• Do not use class names that are already used in Java library.
     

    Proper Indentation and Spacing Lines

    • Indentation is used to illustrate the structural relationships between a program’s components or statements. 
    • Indent two spaces in each subcomponent more than the structure which it is nested.
    • Use a single space on both sides of a binary operator.
     

      boolean b = 3 + 4 * 4 > 5 * (4 + 3)

    • Use a blank line to separate segments of the code. 
     

    Block Styles

    • A block is a group of statements surrounded by braces.  Use end-of-line style for braces or next-line style. 

     

     

    Programming Errors

     

    Syntax Errors “Compilation Error”

    • Detected by the compiler during compilation.  They result from errors in code construction, such as mistyping a keyword, omitting some necessary punctuation, or using an opening brace without a corresponding closing brace. 
    • These errors are easily detected, because the compiler tells you where they are and the reasons for them.
    • The following program compilation results in a syntax error:
     

       public class ShowSyntaxErrors {

       public static void main(String[] args) {

           i = 30;

           System.out.println(i + 4);

        }

       }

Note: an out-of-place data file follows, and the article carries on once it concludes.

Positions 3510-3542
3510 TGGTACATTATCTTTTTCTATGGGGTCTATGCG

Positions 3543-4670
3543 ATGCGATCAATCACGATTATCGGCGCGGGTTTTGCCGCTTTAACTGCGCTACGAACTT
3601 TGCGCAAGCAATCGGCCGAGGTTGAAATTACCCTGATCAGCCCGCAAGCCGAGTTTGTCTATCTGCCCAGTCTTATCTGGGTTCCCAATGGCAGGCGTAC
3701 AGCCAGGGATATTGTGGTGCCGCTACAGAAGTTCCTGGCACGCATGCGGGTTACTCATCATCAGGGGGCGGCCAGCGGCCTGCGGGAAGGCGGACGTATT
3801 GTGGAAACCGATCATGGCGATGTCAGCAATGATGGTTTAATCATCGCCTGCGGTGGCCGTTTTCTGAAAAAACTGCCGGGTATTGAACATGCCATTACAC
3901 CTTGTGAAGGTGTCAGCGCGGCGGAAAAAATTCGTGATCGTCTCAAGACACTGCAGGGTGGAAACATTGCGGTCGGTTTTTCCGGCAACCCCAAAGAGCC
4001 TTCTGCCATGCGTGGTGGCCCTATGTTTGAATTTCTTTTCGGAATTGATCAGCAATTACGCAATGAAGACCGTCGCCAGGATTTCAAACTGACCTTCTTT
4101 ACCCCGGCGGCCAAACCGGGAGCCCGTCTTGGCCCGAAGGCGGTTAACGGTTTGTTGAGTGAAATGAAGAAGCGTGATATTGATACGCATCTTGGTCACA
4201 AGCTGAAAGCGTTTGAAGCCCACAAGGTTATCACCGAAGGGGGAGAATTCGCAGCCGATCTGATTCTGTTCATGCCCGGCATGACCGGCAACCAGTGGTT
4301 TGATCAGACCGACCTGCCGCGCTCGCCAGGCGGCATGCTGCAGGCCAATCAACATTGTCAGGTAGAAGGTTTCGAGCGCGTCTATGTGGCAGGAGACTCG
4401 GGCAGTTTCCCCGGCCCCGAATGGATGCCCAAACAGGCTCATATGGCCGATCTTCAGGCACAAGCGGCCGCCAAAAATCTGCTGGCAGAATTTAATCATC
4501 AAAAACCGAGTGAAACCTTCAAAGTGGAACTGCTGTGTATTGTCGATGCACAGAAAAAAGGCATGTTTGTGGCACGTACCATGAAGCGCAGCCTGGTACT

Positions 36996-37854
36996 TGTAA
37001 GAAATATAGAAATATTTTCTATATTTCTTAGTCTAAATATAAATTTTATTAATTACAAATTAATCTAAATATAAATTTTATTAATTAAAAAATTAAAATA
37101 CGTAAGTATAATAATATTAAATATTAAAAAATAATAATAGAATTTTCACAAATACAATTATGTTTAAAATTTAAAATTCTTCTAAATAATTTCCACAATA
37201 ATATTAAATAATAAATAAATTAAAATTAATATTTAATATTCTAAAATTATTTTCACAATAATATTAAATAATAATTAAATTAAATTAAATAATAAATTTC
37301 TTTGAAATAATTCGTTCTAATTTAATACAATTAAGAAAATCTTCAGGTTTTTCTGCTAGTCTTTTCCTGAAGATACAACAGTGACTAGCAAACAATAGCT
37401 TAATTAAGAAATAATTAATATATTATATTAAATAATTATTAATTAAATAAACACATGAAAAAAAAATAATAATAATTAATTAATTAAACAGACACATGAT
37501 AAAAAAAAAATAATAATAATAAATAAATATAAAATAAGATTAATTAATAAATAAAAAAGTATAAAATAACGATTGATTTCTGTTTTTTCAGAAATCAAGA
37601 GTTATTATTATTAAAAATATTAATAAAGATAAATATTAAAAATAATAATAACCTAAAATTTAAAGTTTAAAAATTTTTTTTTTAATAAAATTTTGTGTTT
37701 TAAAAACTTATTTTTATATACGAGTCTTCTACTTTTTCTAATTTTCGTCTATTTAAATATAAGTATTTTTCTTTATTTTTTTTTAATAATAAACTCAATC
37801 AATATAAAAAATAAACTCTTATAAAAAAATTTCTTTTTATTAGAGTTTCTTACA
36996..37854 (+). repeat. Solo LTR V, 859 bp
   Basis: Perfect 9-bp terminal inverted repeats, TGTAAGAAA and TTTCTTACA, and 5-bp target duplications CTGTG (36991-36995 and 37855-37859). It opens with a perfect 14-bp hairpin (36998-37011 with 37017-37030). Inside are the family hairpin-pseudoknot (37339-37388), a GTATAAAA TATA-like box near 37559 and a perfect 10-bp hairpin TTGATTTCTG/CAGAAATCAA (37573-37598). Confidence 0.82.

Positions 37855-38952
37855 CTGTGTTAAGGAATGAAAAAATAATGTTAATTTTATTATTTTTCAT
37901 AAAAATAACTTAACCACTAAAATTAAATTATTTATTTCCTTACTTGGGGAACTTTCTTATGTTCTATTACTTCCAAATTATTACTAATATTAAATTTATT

Runtime Errors

    • Causes the program to terminate abnormally.  They occur while an application is running where the environment detects an operation that is impossible to carry out. 
    • An input error, for example, occurs when the user enters an unexpected input value that the program can’t handle.
    • If the program expects to read in a number, but instead the user enters a string, this causes data-type errors to occur in the program.
    • To prevent input errors, the program should prompt the user to enter the correct type of values.
    • Another example of a run time error is division by zero, for example:
     

       public class ShowRuntimeErrors {

       public static void main(String[] args) {

           int i = 1 / 0;

        }

       }

     

    Logic Errors

    • Occurs when a program doesn’t perform the way it was intended to. 
     

      public class ShowLogicErrors { 
        public static void main(String[] args) { 
            // Add number1 to number2 
            int number1 = 3; int number2 = 3; 
            number2 += number1 + number2; 
            System.out.println("number2 is " + number2); 
        } 
      }

    Answer is: number2 is 9

    The program doesn’t print the correct result for number2.

     

    Debugging

    • Finding logic errors “bugs” is challenging and the process of finding and correcting errors is called debugging
    • You can hand-trace the program or you can insert print statements in order to show the values of the variables or the execution flow of the program.
    • For a large, complex program, the most effective approach for debugging is to use a debugger utility.